For Dick was reserved more searching torment. He could not realise at first that Maisie, whom he had ordered to go had left him without a word of farewell. He was savagely angry against Torpenhow, who had brought upon him this humiliation and troubled his miserable peace. Then his dark hour came and he was alone with himself and his desires to get what help he could from the darkness. The queen could do no wrong, but in following the right, so far as it served her work, she had wounded her one subject more than his own brain would let him know.
"It's all I had and I've lost it," he said, as soon as the misery permitted clear thinking. "And Torp will think that he has been so infernally clever that I shan't have the heart to tell him. I must think this out quietly."
"Hullo!" said Torpenhow, entering the studio after Dick had enjoyed two hours of thought. "I'm back. Are you feeling any better?"
"Torp, I don't know what to say. Come here." Dick coughed huskily, wondering, indeed, what he should say, and how to say it temperately.
"What's the need for saying anything? Get up and tramp." Torpenhow was perfectly satisfied.
They walked up and down as of custom, Torpenhow's hand on Dick's shoulder, and Dick buried in his own thoughts.
"How in the world did you find it all out?" said Dick, at last.
"You shouldn't go off your head if you want to keep secrets, Dickie. It was absolutely impertinent on my part; but if you'd seen me rocketing about on a half-trained French troop-horse under a blazing sun you'd have laughed. There will be a charivari in my rooms tonight. Seven other devils——"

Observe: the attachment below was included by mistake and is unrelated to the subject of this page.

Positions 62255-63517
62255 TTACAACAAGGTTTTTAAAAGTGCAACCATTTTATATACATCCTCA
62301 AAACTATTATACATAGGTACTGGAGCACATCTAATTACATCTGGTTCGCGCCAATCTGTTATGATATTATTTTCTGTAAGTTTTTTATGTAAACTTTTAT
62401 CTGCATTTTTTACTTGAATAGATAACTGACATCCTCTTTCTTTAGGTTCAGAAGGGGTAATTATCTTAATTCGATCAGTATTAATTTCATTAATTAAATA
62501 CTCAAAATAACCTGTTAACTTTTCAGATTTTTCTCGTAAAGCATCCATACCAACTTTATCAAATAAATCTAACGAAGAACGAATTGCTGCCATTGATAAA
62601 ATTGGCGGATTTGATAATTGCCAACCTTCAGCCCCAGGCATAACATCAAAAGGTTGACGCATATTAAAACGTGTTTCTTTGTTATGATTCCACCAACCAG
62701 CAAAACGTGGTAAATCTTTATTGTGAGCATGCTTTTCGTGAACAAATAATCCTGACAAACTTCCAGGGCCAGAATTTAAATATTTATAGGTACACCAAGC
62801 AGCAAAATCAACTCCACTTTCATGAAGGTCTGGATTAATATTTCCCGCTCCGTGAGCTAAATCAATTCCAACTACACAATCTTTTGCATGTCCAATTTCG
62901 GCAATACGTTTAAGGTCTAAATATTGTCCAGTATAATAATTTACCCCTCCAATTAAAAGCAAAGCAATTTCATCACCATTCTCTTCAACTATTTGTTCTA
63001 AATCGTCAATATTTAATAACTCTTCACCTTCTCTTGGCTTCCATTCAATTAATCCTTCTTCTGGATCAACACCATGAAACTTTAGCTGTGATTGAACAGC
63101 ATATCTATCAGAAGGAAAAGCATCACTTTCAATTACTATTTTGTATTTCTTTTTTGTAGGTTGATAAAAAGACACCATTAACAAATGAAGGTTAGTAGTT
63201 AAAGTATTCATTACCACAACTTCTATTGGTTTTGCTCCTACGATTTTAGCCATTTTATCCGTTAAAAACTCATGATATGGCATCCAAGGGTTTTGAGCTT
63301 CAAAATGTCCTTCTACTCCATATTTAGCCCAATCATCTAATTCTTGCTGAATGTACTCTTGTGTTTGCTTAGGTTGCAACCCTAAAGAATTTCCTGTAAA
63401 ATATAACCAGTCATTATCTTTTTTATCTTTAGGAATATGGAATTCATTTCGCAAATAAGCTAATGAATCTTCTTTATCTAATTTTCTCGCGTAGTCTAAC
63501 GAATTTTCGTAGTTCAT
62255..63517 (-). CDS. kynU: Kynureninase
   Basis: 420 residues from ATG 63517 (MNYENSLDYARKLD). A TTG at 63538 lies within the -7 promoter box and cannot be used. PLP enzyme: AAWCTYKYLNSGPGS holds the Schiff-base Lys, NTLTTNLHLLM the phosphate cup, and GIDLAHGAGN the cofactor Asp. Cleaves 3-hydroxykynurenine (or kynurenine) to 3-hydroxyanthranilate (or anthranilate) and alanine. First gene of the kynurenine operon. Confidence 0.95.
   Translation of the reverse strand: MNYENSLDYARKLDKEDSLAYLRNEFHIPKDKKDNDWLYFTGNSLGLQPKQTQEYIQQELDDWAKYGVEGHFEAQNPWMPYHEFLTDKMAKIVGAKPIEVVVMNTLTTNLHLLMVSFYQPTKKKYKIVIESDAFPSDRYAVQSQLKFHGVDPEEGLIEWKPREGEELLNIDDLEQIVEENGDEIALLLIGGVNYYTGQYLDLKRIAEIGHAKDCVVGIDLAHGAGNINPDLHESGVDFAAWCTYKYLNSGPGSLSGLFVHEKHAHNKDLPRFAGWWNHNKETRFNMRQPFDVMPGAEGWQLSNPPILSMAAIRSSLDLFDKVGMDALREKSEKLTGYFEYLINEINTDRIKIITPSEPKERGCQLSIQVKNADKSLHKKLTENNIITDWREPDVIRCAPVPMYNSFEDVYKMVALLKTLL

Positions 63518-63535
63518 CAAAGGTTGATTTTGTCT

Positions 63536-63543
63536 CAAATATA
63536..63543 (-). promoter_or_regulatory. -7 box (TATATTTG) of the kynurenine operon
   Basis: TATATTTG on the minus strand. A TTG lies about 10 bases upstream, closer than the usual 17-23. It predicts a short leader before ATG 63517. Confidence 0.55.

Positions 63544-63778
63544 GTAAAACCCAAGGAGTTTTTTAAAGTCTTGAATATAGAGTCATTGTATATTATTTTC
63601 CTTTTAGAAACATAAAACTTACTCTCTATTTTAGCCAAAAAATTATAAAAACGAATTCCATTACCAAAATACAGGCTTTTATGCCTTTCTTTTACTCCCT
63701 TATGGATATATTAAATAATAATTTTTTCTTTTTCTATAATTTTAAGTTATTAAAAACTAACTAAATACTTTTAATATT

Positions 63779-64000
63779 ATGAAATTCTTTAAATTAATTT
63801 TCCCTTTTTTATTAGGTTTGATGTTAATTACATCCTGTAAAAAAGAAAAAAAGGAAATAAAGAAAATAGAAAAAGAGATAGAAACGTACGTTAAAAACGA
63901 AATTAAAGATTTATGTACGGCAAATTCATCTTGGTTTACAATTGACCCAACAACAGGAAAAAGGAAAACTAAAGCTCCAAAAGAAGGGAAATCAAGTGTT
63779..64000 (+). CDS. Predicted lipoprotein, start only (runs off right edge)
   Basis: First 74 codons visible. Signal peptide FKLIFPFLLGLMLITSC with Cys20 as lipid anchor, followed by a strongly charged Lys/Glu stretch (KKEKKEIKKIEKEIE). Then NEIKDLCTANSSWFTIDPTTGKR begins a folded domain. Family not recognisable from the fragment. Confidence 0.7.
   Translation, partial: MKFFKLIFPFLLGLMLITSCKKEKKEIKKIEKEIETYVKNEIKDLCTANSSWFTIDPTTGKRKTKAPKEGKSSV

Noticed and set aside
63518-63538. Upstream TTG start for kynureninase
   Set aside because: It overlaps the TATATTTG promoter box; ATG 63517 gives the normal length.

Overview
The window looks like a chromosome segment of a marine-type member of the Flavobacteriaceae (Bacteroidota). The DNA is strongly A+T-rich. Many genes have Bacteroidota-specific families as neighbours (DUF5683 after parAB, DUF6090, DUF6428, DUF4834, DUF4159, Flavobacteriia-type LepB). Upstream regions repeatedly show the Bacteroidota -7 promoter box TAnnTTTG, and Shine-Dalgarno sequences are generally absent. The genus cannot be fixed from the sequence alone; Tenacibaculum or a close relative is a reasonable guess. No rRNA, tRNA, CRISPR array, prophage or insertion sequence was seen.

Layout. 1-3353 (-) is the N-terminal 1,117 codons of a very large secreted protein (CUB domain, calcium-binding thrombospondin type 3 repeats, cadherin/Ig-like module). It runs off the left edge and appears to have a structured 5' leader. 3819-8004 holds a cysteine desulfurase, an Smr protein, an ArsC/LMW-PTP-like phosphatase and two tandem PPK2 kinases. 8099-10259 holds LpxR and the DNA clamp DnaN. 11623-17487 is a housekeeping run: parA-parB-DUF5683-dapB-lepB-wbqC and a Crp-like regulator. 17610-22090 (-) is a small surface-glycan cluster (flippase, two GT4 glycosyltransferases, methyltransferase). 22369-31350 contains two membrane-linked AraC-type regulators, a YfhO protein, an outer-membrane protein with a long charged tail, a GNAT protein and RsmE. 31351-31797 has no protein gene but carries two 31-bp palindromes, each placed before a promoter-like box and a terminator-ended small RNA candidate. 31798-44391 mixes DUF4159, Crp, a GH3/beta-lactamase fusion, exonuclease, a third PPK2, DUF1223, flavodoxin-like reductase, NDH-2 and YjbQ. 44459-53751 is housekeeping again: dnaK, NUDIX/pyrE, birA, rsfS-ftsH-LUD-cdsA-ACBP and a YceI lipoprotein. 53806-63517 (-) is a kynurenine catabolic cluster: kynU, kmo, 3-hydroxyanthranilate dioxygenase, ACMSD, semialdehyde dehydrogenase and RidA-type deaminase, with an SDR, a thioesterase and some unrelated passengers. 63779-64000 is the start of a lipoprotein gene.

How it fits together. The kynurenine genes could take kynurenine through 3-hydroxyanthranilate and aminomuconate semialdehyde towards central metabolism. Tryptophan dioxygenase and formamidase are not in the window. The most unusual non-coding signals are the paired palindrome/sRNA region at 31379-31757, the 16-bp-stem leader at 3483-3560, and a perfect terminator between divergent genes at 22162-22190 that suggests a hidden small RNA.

"I know—the row in the Southern Soudan. I surprised their councils the other day, and it made me unhappy. Have you fixed your flint to go? Who d'you work for?"
"Haven't signed any contracts yet. I wanted to see how your business would turn out."
"Would you have stayed with me, then, if—things had gone wrong?" He put his question cautiously.
"Don't ask me too much. I'm only a man."
"You've tried to be an angel very successfully."
"Oh ye—es! . . . Well, do you attend the function tonight? We shall be half screwed before the morning. All the men believe the war's a certainty."
"I don't think I will, old man, if it's all the same to you. I'll stay quiet here."
"And meditate? I don't blame you. You observe a good time if ever a man did."
That night there was a tumult on the stairs. The correspondents poured in from theatre, dinner, and music-hall to Torpenhow's room that they might discuss their plan of campaign in the event of military operations becoming a certainty. Torpenhow, the Keneu,, and the Nilghai had bidden all the men they had worked with to the orgy; and Mr. Beeton, the housekeeper, declared that never before in his checkered experience had he seen quite such a fancy lot of gentlemen. They waked the chambers with shoutings and song; and the elder men were quite as bad as the younger. For the chances of war were in front of them, and all knew what those meant.
Sitting in his own room a little perplexed by the noise across the landing, Dick suddenly began to laugh to himself.
"When one comes to think of it the situation is intensely comic. Maisie"s quite right—poor little thing. I didn't know she could cry like that before; but now I know what Torp thinks, I'm sure he'd be quite fool enough to stay at home and try to console me—if he knew. Besides, it isn't nice to own that you've been thrown over like a broken chair. I must carry this business through alone—as usual. If there isn't a war, and Torp finds out, I shall look foolish, that's all. If there is a way I mustn't interfere with another man's chances. Business is business, and I want to be alone—I want to be alone. What a row they're making!"